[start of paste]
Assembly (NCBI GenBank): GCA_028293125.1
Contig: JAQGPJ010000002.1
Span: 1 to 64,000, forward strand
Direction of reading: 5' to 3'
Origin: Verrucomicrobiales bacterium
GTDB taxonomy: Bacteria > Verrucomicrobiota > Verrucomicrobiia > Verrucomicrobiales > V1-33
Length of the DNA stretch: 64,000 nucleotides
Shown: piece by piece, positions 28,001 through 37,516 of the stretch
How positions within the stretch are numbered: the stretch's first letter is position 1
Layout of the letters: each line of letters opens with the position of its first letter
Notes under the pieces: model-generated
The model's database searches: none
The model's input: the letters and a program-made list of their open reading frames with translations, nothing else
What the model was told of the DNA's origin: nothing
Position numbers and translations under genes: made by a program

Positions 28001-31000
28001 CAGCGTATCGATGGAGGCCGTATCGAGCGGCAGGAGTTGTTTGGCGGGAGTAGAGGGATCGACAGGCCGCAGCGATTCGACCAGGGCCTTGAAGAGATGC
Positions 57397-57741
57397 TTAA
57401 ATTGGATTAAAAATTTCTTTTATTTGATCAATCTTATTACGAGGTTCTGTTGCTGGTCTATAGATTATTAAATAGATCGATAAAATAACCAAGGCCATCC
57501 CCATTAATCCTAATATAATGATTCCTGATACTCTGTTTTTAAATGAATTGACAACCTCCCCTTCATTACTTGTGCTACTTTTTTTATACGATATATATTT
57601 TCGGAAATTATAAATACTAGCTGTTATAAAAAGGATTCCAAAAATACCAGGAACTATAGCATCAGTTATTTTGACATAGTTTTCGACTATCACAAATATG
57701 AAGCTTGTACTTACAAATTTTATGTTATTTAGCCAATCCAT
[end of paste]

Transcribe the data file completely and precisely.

Assembly (NCBI GenBank): GCA_028293125.1
Contig: JAQGPJ010000002.1
Span: 1 to 64,000, forward strand
Direction of reading: 5' to 3'
Origin: Verrucomicrobiales bacterium
GTDB taxonomy: Bacteria > Verrucomicrobiota > Verrucomicrobiia > Verrucomicrobiales > V1-33
Length of the DNA stretch: 64,000 nucleotides
Shown: piece by piece, positions 28,001 through 37,516 of the stretch
How positions within the stretch are numbered: the stretch's first letter is position 1
Layout of the letters: each line of letters opens with the position of its first letter
Notes under the pieces: model-generated
The model's database searches: none
The model's input: the letters and a program-made list of their open reading frames with translations, nothing else
What the model was told of the DNA's origin: nothing
Position numbers and translations under genes: made by a program

Positions 28001-31000
28001 CAGCGTATCGATGGAGGCCGTATCGAGCGGCAGGAGTTGTTTGGCGGGAGTAGAGGGATCGACAGGCCGCAGCGATTCGACCAGGGCCTTGAAGAGATGC
Positions 57397-57741
57397 TTAA
57401 ATTGGATTAAAAATTTCTTTTATTTGATCAATCTTATTACGAGGTTCTGTTGCTGGTCTATAGATTATTAAATAGATCGATAAAATAACCAAGGCCATCC
57501 CCATTAATCCTAATATAATGATTCCTGATACTCTGTTTTTAAATGAATTGACAACCTCCCCTTCATTACTTGTGCTACTTTTTTTATACGATATATATTT
57601 TCGGAAATTATAAATACTAGCTGTTATAAAAAGGATTCCAAAAATACCAGGAACTATAGCATCAGTTATTTTGACATAGTTTTCGACTATCACAAATATG
57701 AAGCTTGTACTTACAAATTTTATGTTATTTAGCCAATCCAT